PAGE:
Jurors Begin Deliberation In Anceo Stovall Murder Trial

Jonathan Phelps, defense attorney for Anceo D. Stovall, in opening statements to the jury.

Jonathan Phelps, defense attorney for Anceo D. Stovall, in opening statements to the jury.

TOPEKA, Kan. (WIBW) - "Bang, bang, pause, bang!" Prosecutor Chris Biggs began his closing statement in Anceo Stovall's murder trial, punctuating the alleged shooting sequence that killed 40-year-old Natalie Gibson with his fist.

There was "direct testimony of four people putting him [Stovall] at the scene to commit burglary and robbery," he told jurors, referring to the prosecution's four accomplice witnesses, who testified they were involved in the burglary gone wrong.

They are consistent on one key point, Anceo Stovall's presence at the scene, Biggs said. He added, "he's guilty just as if he pulled the trigger."

Anceo Stovall is charged with two alternative counts of felony first degree murder in the attempt of committing burglary and robbery at the home Natalie Gibson shared with her partner Lori Allison. He faces a total of 11 charges.

Gibson was killed and Allison, 41 years old at the time, was wounded when they were shot outside their home on SW Quinton in July of last year.

"The state is proving attempted burglary and robbery," Biggs, Assistant District Attorney with Shawnee County, told jurors.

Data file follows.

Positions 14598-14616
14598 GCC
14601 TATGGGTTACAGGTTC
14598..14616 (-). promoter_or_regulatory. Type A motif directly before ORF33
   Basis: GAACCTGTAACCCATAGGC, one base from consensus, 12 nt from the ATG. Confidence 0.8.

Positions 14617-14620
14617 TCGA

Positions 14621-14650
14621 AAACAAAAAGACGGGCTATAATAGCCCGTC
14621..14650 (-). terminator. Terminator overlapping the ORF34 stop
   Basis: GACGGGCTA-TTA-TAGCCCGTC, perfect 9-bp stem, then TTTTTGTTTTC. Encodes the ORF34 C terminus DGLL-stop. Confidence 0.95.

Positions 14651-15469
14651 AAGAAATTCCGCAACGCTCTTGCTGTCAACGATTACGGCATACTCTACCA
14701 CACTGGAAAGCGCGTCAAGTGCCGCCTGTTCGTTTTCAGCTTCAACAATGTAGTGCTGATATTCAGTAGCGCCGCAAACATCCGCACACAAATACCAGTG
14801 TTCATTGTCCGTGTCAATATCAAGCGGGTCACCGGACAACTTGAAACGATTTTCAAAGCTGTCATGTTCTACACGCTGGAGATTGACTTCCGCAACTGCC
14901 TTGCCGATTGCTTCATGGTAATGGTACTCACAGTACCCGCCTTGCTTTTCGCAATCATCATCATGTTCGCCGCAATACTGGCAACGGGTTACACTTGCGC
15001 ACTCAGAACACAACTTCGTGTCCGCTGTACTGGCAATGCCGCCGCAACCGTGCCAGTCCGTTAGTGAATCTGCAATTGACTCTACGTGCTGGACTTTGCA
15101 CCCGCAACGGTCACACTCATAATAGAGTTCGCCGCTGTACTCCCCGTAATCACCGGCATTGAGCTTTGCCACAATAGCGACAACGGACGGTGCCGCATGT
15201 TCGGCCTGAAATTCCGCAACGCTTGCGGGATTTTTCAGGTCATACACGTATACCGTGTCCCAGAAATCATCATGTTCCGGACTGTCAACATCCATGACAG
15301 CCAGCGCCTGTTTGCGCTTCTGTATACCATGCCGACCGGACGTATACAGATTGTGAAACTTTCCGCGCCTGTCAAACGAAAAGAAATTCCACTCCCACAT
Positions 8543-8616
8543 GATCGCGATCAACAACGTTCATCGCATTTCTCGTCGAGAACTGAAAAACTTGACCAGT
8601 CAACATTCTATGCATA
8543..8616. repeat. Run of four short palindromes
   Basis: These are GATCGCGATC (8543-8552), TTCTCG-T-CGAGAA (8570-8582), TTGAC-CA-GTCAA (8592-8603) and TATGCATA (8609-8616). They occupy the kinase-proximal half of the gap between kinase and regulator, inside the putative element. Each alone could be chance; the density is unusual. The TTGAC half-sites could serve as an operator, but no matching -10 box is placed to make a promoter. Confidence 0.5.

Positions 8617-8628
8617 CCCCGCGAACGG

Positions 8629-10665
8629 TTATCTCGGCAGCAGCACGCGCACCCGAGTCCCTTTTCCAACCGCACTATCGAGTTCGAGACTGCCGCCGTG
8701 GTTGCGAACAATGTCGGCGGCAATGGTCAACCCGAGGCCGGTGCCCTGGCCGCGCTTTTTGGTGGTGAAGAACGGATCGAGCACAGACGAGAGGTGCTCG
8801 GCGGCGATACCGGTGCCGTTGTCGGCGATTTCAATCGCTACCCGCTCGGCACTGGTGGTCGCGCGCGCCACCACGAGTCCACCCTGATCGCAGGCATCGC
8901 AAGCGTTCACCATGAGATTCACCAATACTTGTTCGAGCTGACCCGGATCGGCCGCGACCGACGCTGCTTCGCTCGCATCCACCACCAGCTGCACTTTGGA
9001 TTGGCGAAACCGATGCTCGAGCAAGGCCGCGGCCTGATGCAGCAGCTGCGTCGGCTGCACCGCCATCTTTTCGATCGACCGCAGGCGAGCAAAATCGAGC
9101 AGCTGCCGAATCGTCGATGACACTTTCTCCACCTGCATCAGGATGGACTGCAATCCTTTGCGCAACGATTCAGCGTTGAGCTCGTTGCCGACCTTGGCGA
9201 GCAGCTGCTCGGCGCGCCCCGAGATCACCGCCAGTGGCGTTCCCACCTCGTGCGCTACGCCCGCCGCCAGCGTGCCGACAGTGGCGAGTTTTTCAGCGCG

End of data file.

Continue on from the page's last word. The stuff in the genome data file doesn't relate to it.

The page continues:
If Anceo Stovall was there at the crime scene, and death resulted, "that's felony murder," Biggs said.

Defense attorney Jonathan Phelps took an hour to rebut Biggs' statement, by questioning the credibility of the prosecution's key witnesses.

"This is a case about a person who's driven by revenge," he told jurors, referring to co-defendant Bayate Covington. Phelps said the testimony Covington gave detectives changed multiple times.

He said witness Kevin Wilkins was a "simple fellow" who would tell detectives what they wanted to hear.

Other witnesses got a deal by collaborating with the State, he said.

"We don't have trustworthy evidence that puts more than two people [at the scene], bottom line," he said.

"The issue is not, 'Was there a grotesque crime?'" Phelps said, but rather, "can we rely on this evidence and just hope we've gotten close enough? We can't." he said.

He asked jurors to render a verdict of "not guilty.".

Three alternates have been randomly selected from the pool of 15 jurors, leaving eight women and four men to begin deliberations Wednesday afternoon.


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